A Picture of (Public) Health
By Julia Halprin Jackson
Award-winning undergraduate researcher Justise Wattree, ’23 Humanities, believes public health research is critical to healing the world.
Justise Wattree originally planned to become an opera singer — but when the COVID-19 pandemic interrupted his sophomore year at San José State University, he discovered a passion for public health in a research seminar. His mentor, Humanities Lecturer Erik Johnson, encouraged him to present his findings at the 2022 CSU Student Research Competition.
Wattree’s project, “The Two-Front War: Self-Help and Black Health Activism During the Spanish Flu, HIV/AIDS, and COVID-19,” explored how the Black community worked to fight health disparities during the global pandemic and won him first prize in the undergraduate category of humanities, arts and letters.
“My aha! moment came with that initial research project,” Wattree remembers. “I think I can change the world by doing research that can improve people’s health outcomes. That’s very significant and profound, and I want to be a part of that.”
Wattree (standing) helped organize the first Research, Scholarship and Creative Activity (RSCA) Student Forum in fall 2022. Presenters included, from left to right: Jessica Uche Umeh, '23 Public Health; Ariana Esfahani, '23 Psychology, and Vanessa Reeves, '22 Public Health. Photo by Alyssa Karlin, '23 BFA Photography.
Public speaking and poetry are an important outlet for Wattree, who shared original work at an open mic in fall 2021. Photo: Robert C. Bain
Wattree’s work gained momentum as he applied for a summer internship with the Centers for Disease Control and Prevention (CDC). The CDC connected him to the Lewis Scholars' Imhotep Project at Morehouse College, where he received training in public health research and worked with US Helping US, a nonprofit that supports HIV/STI prevention and promotes sexual health in the metropolitan Washington, D.C., area.
“What really caught my eye was the [impact of the] HIV epidemic on the LGBTQ+ community, specifically Black men as well as other parts of the Black community,” he shares. “My research taught me that HIV shows us how connected health is with certain structural factors, and in order to improve the health of the Black community, it’s not enough to address preventive behaviors. It goes deeper than that.”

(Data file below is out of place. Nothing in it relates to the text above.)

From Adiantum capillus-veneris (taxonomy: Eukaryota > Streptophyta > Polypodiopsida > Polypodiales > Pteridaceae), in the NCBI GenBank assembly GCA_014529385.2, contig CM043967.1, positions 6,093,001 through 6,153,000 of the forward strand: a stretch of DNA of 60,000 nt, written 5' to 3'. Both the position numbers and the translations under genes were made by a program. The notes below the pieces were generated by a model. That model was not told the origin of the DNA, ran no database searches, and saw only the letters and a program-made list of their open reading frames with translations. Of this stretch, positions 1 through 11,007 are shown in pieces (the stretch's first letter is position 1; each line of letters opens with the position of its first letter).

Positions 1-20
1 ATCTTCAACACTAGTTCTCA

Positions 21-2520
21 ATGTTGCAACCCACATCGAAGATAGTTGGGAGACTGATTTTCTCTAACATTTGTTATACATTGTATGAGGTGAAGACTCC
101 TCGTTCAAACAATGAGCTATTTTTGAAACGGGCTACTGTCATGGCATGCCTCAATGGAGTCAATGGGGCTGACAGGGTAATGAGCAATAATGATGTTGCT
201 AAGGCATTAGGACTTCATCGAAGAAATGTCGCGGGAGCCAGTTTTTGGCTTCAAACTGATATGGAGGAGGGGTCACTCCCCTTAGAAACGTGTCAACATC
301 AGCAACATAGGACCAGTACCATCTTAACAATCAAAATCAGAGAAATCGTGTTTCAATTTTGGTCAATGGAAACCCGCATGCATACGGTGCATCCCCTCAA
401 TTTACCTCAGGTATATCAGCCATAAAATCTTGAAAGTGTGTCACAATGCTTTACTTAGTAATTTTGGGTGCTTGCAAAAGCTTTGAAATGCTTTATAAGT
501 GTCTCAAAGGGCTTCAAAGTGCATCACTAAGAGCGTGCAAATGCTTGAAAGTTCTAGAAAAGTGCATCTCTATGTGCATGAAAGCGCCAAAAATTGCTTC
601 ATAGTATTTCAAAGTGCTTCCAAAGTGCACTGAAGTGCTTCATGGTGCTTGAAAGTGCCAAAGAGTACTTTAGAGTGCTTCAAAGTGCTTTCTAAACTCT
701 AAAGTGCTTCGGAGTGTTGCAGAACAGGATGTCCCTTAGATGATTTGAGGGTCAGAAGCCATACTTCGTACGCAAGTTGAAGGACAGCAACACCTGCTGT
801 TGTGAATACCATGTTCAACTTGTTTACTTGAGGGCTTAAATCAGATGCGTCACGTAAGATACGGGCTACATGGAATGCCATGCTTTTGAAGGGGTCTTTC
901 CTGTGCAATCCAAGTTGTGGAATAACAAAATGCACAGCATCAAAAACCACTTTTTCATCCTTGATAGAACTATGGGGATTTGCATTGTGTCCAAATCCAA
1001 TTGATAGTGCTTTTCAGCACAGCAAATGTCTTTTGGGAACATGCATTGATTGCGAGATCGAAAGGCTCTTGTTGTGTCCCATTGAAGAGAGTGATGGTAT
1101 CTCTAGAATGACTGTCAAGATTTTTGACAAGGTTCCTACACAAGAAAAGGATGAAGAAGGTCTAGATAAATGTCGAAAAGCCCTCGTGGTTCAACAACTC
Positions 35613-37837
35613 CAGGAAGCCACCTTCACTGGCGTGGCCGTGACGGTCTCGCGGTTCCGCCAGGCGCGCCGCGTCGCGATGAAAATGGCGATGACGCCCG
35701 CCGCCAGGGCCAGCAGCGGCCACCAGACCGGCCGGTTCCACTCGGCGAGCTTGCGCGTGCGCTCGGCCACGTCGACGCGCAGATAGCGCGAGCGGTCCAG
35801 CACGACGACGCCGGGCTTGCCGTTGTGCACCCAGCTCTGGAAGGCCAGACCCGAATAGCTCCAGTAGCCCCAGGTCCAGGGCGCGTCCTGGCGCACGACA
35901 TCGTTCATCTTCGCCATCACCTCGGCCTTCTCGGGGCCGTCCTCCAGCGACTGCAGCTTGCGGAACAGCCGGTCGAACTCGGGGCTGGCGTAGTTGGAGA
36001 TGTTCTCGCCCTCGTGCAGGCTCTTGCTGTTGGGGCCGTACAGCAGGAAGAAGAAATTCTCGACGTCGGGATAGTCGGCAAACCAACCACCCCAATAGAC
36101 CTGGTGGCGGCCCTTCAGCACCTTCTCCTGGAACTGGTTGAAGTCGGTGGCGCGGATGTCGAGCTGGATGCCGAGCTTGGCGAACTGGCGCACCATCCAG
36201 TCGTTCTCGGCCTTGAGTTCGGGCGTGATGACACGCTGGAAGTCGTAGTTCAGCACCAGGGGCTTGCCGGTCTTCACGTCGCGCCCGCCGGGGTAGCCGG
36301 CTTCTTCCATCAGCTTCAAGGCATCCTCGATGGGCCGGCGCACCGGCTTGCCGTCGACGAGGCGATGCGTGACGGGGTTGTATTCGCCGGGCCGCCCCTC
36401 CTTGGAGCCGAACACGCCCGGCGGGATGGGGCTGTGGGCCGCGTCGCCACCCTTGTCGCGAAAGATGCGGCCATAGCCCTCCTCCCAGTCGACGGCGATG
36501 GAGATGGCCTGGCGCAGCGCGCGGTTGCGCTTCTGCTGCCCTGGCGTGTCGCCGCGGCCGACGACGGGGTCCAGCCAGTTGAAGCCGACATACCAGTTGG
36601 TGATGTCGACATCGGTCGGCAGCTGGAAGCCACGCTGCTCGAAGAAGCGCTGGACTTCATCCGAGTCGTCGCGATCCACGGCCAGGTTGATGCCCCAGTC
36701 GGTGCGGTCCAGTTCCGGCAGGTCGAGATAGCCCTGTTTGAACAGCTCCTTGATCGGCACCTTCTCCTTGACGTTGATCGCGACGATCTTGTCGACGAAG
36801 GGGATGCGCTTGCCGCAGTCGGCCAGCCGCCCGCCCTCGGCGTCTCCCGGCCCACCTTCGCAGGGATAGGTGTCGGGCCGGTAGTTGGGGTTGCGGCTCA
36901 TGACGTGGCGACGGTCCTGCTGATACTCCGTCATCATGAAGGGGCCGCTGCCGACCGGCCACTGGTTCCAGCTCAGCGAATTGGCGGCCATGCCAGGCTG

Back in San José, Wattree took his work one step further, collaborating with SJSU’s Division of Research and Innovation to organize the first-ever Research, Scholarship and Creative Activity (RSCA) Student Forum, where he presented alongside fellow undergraduates and alumni.
“SJSU stands out as a comprehensive university due to our robust Research, Scholarship and Creative Activity enterprise,” says Richard Mocarski, associate vice president for research. “Our students, including fantastic undergraduates like Justise, have the opportunity to partner with faculty outside of the classroom to be members of this innovative culture, elevating both their SJSU experience and the RSCA enterprise.”
“Our students, including fantastic undergraduates like Justise, have the opportunity to partner with faculty outside of the classroom to be members of this innovative culture, elevating both their SJSU experience and the RSCA enterprise.”
— Richard Mocarski
In fall 2022, Wattree launched his third project with SJSU’s McNair Scholars program, which supports first-generation and underrepresented students in research. With the support of his mentor, Assistant Professor of African American Studies Michael R. Fisher, Wattree is conducting a case study of Black churches in Oakland, California, examining how social justice and activism supports HIV programming within Black churches. Following his graduation from SJSU, Wattree will be starting a master's in public health at the Bloomberg School of Public Health at Johns Hopkins University this fall.
“We need to engage our communities to address systemic and structural racism,” Wattree says. “One of the ways we can counter that and still do good research is by not censoring the narratives of the communities we’re trying to impact. That’s why it is very important that we engage communities in the research and in implementing evidence-based solutions. Research is a way to give back and benefit people, while also benefiting the world.”
Want to learn more?
Learn more about the Division of Research and Innovation at SJSU.
Top photo: Robert C. Bain.
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